“I think it's important that teachers address what science is before they venture into climate change,” Vandersteen said. “You take down the defenses when you present to them the nature of science. And once you present the nature of science, there really is no defense.”

While teachers in more conservative areas must find specific tools and approaches for teaching climate change, they don’t always have too much time to employ them. 

According to biology and environmental science teachers at Naperville North, Neuqua Valley, and Wheaton North high schools, climate change is built into the curriculum. However, according to five teachers we interviewed from those schools, the time spent on climate change varied between just two and three weeks, almost a quarter of the time Evanston Township High School teachers spend on the subject on average.  

Vandersteen said that he teaches climate change for five to six class periods, around two weeks, in his AP Environmental Science class. He said he spends enough time on the subject. 

“I have adequate time to do it justice,” Vandersteen said. “Any more time and I think they might get bored with it."

While Vandersteen fears his students will get bored after a few days, some biology teachers at Evanston Township High School, located in the neighboring liberal district of Cook County, say they spend weeks to months of the year teaching climate change in their introductory biology courses. 

The County Board is currently controlled by the Democratic Party with a 15 to two margin.

Adriane Slaton, a biology teacher at Evanston Township, spends roughly 12 weeks on climate change with her freshman and sophomore students. For their final project, her students take statements that deny climate change and refute them with scientific evidence. Many of her students become rather passionate about climate change after this unit and some have even become vegetarians as a result, Slaton said.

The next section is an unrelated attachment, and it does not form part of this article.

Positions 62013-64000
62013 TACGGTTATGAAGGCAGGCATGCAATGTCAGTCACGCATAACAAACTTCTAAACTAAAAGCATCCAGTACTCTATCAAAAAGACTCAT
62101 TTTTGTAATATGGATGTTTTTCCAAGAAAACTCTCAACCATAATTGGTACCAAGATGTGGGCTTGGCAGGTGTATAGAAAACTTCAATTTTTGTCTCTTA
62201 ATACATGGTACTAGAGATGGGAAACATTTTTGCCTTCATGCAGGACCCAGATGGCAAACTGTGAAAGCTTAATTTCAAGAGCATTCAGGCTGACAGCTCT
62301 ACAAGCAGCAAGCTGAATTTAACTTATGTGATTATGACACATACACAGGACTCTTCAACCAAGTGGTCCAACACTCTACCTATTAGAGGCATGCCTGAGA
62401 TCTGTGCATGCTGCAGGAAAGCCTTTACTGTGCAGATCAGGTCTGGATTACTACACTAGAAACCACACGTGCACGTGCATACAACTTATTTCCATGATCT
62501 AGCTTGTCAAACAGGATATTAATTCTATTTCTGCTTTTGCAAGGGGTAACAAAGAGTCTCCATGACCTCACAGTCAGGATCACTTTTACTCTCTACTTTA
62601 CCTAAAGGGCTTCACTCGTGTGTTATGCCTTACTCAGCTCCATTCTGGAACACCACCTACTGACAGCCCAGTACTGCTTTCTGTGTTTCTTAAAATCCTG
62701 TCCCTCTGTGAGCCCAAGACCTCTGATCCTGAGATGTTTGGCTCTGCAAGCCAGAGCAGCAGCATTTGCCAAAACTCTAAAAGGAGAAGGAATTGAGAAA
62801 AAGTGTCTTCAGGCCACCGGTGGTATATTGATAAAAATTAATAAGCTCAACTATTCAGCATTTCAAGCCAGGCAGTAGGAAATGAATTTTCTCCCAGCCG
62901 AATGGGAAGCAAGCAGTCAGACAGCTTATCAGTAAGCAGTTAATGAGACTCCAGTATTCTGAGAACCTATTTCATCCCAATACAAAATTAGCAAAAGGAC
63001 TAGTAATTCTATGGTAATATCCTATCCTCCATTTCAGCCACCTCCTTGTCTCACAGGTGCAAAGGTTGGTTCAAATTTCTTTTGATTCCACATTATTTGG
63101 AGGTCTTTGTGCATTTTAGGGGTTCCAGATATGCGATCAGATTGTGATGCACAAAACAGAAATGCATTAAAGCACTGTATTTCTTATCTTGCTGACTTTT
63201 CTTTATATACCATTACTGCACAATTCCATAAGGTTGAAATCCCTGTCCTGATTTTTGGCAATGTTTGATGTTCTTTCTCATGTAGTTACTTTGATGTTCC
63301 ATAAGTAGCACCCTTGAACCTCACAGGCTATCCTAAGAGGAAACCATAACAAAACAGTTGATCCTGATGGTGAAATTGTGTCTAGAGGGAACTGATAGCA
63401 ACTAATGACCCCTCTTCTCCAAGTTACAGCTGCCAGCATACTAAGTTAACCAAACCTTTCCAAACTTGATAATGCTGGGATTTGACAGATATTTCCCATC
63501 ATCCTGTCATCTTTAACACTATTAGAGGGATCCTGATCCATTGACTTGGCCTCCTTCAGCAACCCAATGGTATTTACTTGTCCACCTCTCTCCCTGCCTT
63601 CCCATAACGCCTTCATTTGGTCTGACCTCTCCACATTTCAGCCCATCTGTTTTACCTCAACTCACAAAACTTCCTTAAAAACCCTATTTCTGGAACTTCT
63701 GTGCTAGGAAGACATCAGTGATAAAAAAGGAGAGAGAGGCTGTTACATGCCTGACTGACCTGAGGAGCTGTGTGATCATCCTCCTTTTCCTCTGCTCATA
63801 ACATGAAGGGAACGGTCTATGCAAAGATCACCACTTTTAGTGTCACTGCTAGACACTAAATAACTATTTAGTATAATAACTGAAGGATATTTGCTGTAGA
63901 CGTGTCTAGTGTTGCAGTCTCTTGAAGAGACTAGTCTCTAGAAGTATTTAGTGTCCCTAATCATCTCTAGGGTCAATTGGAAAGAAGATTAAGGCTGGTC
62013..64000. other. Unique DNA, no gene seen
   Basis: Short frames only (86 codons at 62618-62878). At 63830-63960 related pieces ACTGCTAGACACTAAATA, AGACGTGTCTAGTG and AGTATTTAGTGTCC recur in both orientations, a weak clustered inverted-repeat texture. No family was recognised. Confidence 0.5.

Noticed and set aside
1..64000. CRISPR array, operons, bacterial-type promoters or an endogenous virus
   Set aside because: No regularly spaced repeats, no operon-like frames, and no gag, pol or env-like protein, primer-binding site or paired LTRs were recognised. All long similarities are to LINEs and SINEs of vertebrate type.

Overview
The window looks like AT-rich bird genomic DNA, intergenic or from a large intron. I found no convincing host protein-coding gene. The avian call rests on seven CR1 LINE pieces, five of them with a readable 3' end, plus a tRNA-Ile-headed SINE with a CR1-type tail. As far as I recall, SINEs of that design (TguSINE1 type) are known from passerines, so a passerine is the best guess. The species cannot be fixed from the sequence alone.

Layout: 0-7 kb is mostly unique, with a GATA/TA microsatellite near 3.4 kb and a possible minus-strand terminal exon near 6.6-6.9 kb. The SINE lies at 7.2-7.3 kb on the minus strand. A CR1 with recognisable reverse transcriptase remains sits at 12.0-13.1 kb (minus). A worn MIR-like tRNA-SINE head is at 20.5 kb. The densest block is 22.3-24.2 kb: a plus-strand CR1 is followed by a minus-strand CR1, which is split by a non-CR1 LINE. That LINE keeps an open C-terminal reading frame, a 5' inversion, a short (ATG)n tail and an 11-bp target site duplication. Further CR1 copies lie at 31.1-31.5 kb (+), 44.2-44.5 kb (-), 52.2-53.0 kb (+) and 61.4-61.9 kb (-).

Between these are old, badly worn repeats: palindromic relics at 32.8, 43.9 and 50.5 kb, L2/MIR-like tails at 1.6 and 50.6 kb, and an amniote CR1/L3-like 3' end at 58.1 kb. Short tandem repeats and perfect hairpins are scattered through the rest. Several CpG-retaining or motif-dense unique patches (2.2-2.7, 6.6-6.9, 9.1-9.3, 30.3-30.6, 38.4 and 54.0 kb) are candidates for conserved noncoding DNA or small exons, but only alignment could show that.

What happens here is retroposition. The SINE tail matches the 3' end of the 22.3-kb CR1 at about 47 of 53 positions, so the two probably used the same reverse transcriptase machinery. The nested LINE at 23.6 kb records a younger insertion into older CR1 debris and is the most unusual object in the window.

“I thought this was a really important subject to talk about and make sure that students could argue against climate change denial using evidence and reasoning,” Slaton said. “It's been kind of cool to see what their personal changes have been and the personal decisions that they start to shift when they are realizing that they themselves can do something.”

While Slaton and many other teachers at Evanston Township do choose to put so much time and care into teaching climate change, there really isn’t a curriculum for it, Slaton said. Instead, the time spent on climate change is up to each individual teacher. According to Slaton, there are still a few biology teachers at Evanston Township who don’t teach climate change at all.

“Biology is growing exponentially,” Slaton said. “So there's always something important, another important topic to still address. If I had my way, biology would be three years or four years long, and then maybe we would start hitting (climate change).”

Evanston Township Science Department Chair Terri Sowa-Imbo said their commitment to teaching climate change is not about political alignment, but a growing urgency. 

“It's something that everyone needs to know, they need to be able to decipher real news and data from fake news and data. And it's — there's a lot of that out there,” Sowa-Imbo said.